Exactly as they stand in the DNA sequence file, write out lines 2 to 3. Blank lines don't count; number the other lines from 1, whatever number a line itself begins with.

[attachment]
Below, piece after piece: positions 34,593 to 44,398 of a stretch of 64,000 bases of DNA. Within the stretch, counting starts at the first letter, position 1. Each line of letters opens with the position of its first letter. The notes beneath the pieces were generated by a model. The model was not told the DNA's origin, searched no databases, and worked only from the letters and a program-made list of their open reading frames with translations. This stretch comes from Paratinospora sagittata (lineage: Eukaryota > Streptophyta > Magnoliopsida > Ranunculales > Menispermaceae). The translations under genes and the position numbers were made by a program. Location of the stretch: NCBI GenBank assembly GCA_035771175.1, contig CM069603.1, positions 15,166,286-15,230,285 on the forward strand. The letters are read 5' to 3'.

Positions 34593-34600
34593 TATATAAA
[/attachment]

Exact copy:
Positions 34593-34600
34593 TATATAAA